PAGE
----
Judge says mortgage-to-rent scheme could give 'false hope'

Tue, Nov 20, 2012, 00:00

The mortgage-to-rent scheme, designed to help people in arrears to stay in their own homes, could be “giving false hope” to those in difficulties, a High Court judge has said.

If reports that only one couple had availed of it were true, Ms Justice Elizabeth Dunne said the scheme perhaps should not be raised in court as an option for borrowers in arrears. The Government mortgage-to-rent scheme was announced by Minister of State for Housing Jan O’Sullivan in June. Under the scheme, low-income families in arrears remain in their own homes but no longer own them. They pay rent to a housing agency which buys the distressed properties from lenders at the market rate.

Reports at the weekend said only one transaction under the scheme had been fully completed, although the Department of the Environment has since said more cases are expected to be concluded shortly in what is a complex process.

In a case involving Stepstone Mortgage Funding Ltd, Ms Justice Dunne said she had heard or read that only one party availed of the scheme. It seemed unfortunate if the scheme was “not working out” that it would be “giving false hope” to borrowers in difficulty, she said.

Counsel for the borrowers said his clients were no longer seeking to adjourn the case pending their mortgage-to-rent scheme application because they had no success with it. He had other clients who had also applied to the scheme but who were not successful, he said.

Ms Justice Dunne adjourned the case to December on other defence grounds.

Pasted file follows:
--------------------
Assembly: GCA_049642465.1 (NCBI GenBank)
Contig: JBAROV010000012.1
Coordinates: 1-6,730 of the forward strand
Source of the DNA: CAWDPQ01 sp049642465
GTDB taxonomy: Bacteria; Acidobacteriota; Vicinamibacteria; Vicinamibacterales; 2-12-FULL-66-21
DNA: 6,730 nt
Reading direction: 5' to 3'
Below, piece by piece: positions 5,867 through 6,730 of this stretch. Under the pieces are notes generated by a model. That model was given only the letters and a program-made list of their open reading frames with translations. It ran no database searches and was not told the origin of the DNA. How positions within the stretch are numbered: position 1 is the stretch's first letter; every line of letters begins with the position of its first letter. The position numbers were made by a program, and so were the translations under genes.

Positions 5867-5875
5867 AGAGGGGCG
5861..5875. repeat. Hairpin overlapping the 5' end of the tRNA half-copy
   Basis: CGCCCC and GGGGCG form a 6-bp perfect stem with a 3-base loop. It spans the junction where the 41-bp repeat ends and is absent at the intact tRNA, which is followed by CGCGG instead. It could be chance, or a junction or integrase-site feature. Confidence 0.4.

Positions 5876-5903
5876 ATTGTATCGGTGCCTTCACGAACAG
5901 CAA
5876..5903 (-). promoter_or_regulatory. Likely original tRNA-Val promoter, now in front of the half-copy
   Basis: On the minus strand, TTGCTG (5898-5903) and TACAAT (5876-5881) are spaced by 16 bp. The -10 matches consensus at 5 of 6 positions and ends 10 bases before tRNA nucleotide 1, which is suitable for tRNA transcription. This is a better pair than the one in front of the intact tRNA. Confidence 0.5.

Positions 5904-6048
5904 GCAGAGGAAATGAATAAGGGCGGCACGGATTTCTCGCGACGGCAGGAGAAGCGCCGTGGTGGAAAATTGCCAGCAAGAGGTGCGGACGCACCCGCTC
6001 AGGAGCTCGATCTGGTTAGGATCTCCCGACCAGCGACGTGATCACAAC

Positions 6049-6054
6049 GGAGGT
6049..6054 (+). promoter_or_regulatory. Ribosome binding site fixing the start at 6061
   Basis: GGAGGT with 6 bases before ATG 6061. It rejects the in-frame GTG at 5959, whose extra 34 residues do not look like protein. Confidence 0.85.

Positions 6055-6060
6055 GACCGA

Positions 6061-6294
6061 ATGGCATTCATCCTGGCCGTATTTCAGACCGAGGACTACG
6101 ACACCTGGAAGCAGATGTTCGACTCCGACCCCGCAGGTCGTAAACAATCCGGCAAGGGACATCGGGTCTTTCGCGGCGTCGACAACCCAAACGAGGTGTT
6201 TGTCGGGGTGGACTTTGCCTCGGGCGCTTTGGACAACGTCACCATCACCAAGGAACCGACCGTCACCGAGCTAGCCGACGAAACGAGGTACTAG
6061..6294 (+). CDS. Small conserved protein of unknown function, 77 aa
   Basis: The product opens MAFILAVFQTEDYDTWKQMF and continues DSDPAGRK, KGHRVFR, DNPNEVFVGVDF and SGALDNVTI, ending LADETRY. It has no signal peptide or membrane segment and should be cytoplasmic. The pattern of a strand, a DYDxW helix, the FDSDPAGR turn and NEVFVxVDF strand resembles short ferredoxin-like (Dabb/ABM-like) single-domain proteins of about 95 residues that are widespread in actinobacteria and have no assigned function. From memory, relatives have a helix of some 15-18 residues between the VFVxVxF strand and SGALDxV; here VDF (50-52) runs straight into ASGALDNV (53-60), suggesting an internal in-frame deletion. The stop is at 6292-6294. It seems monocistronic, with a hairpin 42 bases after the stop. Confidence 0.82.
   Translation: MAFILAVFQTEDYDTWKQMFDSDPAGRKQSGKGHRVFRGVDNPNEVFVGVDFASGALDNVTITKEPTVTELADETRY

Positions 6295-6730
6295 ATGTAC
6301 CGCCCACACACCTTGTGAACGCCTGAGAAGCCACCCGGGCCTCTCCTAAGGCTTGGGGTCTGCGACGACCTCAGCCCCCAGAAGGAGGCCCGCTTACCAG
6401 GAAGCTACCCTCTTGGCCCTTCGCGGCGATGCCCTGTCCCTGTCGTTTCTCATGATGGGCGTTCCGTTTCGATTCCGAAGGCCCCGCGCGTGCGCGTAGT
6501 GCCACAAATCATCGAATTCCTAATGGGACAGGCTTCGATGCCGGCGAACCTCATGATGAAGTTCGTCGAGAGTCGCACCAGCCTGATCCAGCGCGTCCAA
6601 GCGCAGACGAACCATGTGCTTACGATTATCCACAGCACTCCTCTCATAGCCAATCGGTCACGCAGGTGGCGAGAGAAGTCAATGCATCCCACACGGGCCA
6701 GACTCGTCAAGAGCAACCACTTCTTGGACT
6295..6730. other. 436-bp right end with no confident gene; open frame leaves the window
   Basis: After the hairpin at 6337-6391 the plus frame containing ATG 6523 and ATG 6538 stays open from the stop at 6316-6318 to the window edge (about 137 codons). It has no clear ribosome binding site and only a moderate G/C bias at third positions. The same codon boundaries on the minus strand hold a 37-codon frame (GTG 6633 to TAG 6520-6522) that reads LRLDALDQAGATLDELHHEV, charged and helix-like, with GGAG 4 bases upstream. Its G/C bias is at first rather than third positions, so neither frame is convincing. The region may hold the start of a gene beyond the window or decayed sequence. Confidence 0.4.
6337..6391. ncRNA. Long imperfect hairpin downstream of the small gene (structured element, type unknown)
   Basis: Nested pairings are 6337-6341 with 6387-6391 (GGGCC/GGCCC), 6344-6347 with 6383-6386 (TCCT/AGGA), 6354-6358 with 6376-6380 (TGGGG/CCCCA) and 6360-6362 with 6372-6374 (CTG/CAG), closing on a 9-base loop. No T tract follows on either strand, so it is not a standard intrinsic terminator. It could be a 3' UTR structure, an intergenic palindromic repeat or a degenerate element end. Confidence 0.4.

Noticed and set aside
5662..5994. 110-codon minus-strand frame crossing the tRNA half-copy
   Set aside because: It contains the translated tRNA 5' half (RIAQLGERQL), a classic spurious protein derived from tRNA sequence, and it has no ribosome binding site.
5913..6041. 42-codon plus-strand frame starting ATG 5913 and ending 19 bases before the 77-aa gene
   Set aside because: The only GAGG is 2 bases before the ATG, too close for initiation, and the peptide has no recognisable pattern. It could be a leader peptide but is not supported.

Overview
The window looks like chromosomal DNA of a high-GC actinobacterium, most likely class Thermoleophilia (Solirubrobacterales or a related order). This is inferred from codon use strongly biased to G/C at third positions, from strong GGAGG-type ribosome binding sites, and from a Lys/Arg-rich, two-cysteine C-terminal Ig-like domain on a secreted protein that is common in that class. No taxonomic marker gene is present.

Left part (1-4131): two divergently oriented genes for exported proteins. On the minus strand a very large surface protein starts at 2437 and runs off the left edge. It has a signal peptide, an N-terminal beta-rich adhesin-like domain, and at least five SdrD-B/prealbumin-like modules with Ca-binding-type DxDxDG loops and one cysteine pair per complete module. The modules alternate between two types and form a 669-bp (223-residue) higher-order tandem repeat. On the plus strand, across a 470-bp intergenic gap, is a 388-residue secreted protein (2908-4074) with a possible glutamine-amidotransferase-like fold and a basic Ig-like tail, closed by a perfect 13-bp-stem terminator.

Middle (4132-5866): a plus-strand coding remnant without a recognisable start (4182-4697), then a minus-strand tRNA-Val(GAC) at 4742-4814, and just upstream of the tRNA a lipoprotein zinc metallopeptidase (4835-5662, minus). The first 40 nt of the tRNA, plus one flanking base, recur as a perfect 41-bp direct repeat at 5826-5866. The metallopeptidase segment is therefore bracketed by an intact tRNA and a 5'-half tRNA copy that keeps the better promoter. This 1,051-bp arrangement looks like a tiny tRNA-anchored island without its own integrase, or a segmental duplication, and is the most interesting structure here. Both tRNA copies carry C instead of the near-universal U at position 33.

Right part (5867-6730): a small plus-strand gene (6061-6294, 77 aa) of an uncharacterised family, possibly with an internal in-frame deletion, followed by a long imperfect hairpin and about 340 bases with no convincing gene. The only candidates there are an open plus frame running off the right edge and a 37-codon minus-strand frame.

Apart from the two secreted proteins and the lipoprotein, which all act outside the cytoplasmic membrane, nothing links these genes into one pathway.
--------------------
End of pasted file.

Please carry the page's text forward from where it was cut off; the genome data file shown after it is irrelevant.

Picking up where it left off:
Five orders for possession for family homes were granted to subprime lender Start Mortgages Ltd at the High Court yesterday, including a case in which a separated father was awaiting personal injuries compensation to pay off his mortgage arrears.

Counsel for the borrower, a father of two from Westmeath, told the court her client was a self-employed taxi driver who was the sole carer for his children. His wife had “alcohol difficulties”, they had split up and he was “under great stress”.

The couple had remortgaged their home in 2005, borrowing €150,000. They first defaulted on repayments in 2008 after the husband had a car accident. They now owed arrears of almost €33,000. Documents filed with the court showed the husband was receiving €247 a week one-parent family allowance and had outgoings of €243.

Counsel asked that the case be adjourned to give more time for a personal injuries case, initiated in October 2011, to be completed. The proceeds would cover the arrears, she said.

Ms Justice Dunne agreed to make the order for possession but put a stay of execution of nine months on it, in the hope the personal injuries case would be settled before then.